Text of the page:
Despite capturing the Premier League last season and reaching their third European final inside four years, Manchester United have spent the summer reassessing, with improvements as extensive as they have been fast.
In light of Barcelona’s second dominate display in a Champions League final against his men, Sir Alex Ferguson’s focus has been about restructuring the English champions, even at the end of a season that saw them secure the League title by the biggest points margin in six years.
Ferguson described the 3-1 Wembley defeat as the worst ‘hiding’ he had ever experienced at the club, and declared within days of the final that his intention was to stay for at least three more years, and to catch the Catalans.
Primary work towards reaching that target is reflected in two key areas – transfer strategy and playing style. The club’s market activity is tantamount to an upheaval, with the retiring experience Edwin van der Sar, Gary Neville and Paul Scholes replaced with quick-fire signatures of David de Gea, Phil Jones and Ashley Young. At the same time, Wes Brown and John O’Shea are high-profile sales, with the manager expected to increase further his use of Chris Smalling and Fabio and Rafael da Silva in key first-team roles, and Tom Cleverley and Danny Welbeck anticipated to then regularly make matchday squads.
With plenty of new faces coming into the senior set-up, pre-season has shown signs of a new style of play also emerging. Performances in the US tour, that included a 2-1 win over a weakened Barcelona team, have seen a passing and tactical fluidity seemingly re-enter the Red Devils’ styling, whilst the comeback 3-2 Community Shield win over Manchester City also offers promise of this characteristic being transferred into competition proper.
However, central midfield remains a notable weak-point, and in David Gill’s admittance that they are unlikely to bring in one of their targeted central playmakers, it is where the biggest question mark over the team’s potential remains. How far United can go in retaining the League and pushing for yet another meeting with Barcelona, could well be determined by either United’s late work in the transfer window, or Ferguson’s tactical insight to make the most of what is available.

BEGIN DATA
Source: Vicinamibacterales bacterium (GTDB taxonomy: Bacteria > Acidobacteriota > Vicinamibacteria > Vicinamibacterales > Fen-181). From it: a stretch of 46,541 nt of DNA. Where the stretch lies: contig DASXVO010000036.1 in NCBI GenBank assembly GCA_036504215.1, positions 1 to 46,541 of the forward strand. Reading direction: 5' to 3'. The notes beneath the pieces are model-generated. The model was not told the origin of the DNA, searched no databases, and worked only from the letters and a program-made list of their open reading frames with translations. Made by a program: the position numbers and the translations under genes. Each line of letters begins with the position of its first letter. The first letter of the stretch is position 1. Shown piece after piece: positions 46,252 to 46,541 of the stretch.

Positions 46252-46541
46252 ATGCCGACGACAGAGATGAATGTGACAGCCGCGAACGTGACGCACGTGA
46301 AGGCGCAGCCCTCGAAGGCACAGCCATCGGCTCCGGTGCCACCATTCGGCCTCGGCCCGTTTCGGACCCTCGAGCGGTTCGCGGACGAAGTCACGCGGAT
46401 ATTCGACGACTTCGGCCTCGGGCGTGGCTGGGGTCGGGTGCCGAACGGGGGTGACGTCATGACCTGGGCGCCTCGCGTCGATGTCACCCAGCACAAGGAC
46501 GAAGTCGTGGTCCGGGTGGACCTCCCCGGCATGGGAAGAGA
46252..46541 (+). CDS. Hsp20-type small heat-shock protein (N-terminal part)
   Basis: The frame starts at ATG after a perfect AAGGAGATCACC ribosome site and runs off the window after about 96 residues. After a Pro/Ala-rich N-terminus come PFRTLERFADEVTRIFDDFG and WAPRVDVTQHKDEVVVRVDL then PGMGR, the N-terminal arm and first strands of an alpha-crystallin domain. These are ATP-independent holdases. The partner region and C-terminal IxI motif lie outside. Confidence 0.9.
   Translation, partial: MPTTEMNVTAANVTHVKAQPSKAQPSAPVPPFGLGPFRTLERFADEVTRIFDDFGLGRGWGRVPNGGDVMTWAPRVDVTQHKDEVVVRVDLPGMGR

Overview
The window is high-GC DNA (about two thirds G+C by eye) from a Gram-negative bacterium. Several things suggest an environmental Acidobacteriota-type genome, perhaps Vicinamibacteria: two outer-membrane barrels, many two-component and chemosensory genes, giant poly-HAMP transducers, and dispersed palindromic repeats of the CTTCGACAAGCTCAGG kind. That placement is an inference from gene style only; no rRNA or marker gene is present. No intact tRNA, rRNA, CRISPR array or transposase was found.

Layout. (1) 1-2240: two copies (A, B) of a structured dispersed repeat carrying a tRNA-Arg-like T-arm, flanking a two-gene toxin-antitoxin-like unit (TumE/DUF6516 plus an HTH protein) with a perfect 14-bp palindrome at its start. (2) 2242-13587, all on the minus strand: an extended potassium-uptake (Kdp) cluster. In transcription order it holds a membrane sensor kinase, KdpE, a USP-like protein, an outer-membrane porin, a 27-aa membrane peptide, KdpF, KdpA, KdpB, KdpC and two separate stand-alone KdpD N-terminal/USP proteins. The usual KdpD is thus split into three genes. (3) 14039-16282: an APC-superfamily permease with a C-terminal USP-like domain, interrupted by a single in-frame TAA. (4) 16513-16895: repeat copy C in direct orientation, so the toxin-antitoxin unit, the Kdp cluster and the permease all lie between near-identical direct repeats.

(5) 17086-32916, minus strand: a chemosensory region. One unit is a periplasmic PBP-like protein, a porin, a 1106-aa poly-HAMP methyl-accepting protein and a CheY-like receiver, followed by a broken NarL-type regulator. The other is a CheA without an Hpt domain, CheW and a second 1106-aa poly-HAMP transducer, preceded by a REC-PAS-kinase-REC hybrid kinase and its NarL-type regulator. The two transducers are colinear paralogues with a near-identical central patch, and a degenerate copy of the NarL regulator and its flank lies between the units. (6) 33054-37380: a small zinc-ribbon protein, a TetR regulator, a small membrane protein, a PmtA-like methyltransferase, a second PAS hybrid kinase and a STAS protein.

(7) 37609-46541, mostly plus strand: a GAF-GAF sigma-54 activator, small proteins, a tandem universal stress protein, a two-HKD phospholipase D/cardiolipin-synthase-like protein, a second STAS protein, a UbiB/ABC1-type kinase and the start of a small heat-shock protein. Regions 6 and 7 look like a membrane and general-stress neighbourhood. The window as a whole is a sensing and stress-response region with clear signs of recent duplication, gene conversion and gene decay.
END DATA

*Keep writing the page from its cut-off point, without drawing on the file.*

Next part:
Crucially for developing United, time is on their side, with the average age of the squad dropping rapidly this summer, and League opponents enviously eyeing the defending champions’ squad, packed with potential and variety both in defence and attack.
Barcelona may have ended the 2010-11 campaign on a sour note for the red half of Manchester, but in prompting the significant changes made this summer, they may have inadvertently heralded the dawn of another Manchester United team’s growth into dominance, at least domestically.
Favourites for the League again, you get the sense that Ferguson’s main focus however, will be on Europe. Indeed, as a side being prepared for Barcelona, how they fare in 2011-12 may only be determined by how close they get to the Allianz Arena on May 19, and if Barca are there too, how close they get to Pep Guardiola’s men.
Key signing – David de Gea: At just 20, De Gea’s shining potential is what prompted United’s £18.9m investment. However, in facing the challenge of replacing Edwin van der Sar and with a sense of continuity the team will demand, United’s youngest first-choice goalkeeper in years may find it is his spirit that will be most tested.
Key departure – Paul Scholes: So far, the player described by Ferguson as irreplaceable, has proven irreplaceable in light the team’s active but unsuccessful search this summer. His creativity, experience and commitment leaves a significant, Scholes-shaped hole in the squad, and has likely prompted a tactical refocus in the middle of the park.
Rafael – Vidic – Ferdinand – Evra
Nani – Carrick – Fletcher – Young
Hernandez – Rooney
Find the latest Man Utd Premier League betting odds at OLBG.com